Healthy Eating Strategies to “Beat the Clock”

 

beat the clock eating strategies

Are you constantly feeling like you’re up against the clock when it comes to getting a meal on the table? Healthy eating strategies must be planned, as healthy meals do not magically appear on the dinner table. You most likely have been in the situation where you had no food to pull a meal together. The lack of food staples for meal preparation then became an excuse to dine out or order in. Poor planning when it comes to grocery shopping can lead to the same scenario. If you constantly rely on food prepared by others, chances are pretty good that you are eating too many calories. And most likely too much sodium, total fat, and saturated fat as well!  Do this too often, and your overall health will eventually decline while your waistline goes the opposite direction.

Time management is key for healthy eating strategies

One key aspect to eating a healthy diet is time management. And, its imperative to apply your time management skills to your food activities. Considering the huge impact one’s diet has on health, it seems wise to budget a certain amount of time for meal planning. This planning can make a huge difference in getting healthy meals on the table for you and your loved ones. While eating is basically instinctive, healthy eating needs some thoughtful planning.

Suggestions for pulling off healthier eating

Dinner planning is also key for healthy eating strategies

As dinner is typically the most problematic meal, take about 20 minutes on the weekend to map out your dinner eating strategies for the entire work week. This advance planning allows you to think through your evening commitments and plan appropriately. For instance, you can keep dinner very simple if you need to run to a school function or evening meeting. For the tough evenings, you can plan on cooking ahead or purchasing already cooked entrees such as a roasted chicken. Or, with some advance planning, you can use a slow cooker or pressure cooker/instant pot.

Have a well stocked kitchen

Having a well stocked kitchen can allow you to eat a healthy meal without any effort. There is nothing wrong with cereal, milk, and fruit for dinner or a sandwich and fruit. Such labor-free meals can easily have the same nutrients as a hot meal. Granted, a hot meal is more comforting, but nutritionally speaking it really makes little difference to your health!

Prep your produce well in advance of eating

While most people say they like fruits and vegetables, very few people eat the 5 servings a day recommended by the National Cancer Institute. I have concluded, in part, this is due to the fact that fruits and vegetables can take some time to prepare and even eat.  A little planning and preparation for the week’s menus can cut down on the struggle to find the time during the week to get these foods into your diet.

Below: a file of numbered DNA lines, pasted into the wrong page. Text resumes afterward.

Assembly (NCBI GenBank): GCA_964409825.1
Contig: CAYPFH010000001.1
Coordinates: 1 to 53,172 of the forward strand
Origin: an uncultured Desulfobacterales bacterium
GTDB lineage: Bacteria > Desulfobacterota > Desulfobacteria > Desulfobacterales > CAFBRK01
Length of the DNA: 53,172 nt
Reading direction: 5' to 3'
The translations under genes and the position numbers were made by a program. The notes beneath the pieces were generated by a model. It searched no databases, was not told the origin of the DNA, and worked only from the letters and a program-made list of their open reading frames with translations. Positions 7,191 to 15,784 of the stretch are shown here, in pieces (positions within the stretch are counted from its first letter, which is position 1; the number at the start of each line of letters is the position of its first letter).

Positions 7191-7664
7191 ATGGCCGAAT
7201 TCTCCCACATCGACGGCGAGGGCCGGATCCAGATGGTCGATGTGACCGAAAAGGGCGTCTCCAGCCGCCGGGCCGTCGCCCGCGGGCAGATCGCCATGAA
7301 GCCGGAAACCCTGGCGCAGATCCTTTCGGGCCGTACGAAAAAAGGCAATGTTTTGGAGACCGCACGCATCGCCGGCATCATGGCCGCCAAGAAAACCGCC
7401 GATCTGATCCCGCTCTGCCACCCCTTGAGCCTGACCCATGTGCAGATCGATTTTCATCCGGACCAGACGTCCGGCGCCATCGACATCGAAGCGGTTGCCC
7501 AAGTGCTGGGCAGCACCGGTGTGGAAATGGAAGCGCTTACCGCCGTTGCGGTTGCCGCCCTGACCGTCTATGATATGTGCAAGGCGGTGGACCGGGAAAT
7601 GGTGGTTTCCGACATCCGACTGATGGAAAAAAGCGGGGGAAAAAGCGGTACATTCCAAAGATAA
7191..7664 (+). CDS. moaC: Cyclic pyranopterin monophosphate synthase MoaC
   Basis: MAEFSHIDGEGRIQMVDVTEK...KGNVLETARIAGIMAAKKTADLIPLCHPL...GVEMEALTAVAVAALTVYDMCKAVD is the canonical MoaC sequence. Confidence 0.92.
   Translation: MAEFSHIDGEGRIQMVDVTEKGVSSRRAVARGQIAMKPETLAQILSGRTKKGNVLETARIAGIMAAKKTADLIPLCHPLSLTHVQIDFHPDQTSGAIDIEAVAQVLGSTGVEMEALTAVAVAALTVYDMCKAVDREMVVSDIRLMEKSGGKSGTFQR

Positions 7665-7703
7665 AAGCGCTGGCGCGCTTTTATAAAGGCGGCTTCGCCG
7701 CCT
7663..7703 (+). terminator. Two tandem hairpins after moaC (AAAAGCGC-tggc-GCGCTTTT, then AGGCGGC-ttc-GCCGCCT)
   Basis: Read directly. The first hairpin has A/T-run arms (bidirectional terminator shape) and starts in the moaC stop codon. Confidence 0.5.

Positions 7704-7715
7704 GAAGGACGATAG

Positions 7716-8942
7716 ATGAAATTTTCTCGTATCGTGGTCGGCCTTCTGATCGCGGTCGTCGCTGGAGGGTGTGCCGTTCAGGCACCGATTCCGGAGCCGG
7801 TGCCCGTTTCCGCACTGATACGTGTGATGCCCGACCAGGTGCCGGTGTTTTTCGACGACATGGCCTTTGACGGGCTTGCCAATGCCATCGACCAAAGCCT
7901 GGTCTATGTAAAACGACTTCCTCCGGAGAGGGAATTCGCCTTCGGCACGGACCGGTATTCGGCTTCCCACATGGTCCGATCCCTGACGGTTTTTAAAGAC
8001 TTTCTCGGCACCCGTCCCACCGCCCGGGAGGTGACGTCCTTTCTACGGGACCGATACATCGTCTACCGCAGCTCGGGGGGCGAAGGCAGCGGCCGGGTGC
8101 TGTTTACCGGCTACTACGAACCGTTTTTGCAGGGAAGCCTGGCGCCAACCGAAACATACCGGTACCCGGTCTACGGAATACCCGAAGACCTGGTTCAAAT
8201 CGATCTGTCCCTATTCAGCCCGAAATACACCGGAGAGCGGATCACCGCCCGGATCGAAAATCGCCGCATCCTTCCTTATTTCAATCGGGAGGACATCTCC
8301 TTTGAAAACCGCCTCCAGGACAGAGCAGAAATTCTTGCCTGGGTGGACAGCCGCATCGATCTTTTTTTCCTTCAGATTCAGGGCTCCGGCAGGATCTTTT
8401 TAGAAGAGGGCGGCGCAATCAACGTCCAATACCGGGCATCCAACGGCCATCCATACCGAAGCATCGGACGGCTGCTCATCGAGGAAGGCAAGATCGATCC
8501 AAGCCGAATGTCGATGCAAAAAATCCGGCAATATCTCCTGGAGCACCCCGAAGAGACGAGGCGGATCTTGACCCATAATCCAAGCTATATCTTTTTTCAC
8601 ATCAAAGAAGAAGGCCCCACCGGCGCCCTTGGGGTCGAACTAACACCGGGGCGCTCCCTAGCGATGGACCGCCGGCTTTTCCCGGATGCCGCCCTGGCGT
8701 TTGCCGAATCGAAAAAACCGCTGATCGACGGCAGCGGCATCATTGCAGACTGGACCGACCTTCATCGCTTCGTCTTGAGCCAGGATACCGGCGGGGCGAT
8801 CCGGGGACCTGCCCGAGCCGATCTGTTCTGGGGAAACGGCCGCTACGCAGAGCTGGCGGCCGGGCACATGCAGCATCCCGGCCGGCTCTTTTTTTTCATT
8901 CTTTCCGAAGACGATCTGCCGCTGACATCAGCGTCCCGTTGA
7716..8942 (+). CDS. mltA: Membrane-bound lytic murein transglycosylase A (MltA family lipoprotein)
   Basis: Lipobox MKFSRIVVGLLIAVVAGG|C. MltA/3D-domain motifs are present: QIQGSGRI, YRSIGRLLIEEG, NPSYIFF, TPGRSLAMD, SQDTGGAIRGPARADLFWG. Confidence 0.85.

Chopped vegetables for the week. Planning ahead for healthy meals.The above photo is from an organized mother of an infant and toddler. She works full-time and still manages to feed her family an extraordinarily healthy diet. With her well thought out eating strategies for the week, she is ready to start cooking with either a slow cooker or on the spot when arriving home. All she needs to do is pull her ingredients out of the refrigerator to pull this off.

Her family will be dining on Rose Family Baked Stew and another family favorite of penne pasta with chickpeas, tomatoes and low-fat feta cheese. She will also be serving several slow cooker recipes including sweet potatoes with red beans and rosemary chicken with white beans.

Once we learn to manage our food related activities as well as we mange our work and recreational activities, we are on the way to reaping the enduring health benefits of good nutrition.

What tips can you share?

 

Sue Rose

Sue Rose, MS, RD, LDN is a dietitian/nutritionist that has been practicing for decades. She has had a private practice for over 30 years and worked in numerous and varied settings as a clinical nutritionist and consultant. She has also taught nutrition at the college level for almost a decade. Her blogs cover nutrition for wellness and disease, as well as lifestyle. Her goal is to provide current nutrition content for educational and informational purposes that the public finds beneficial.
Sue Rose

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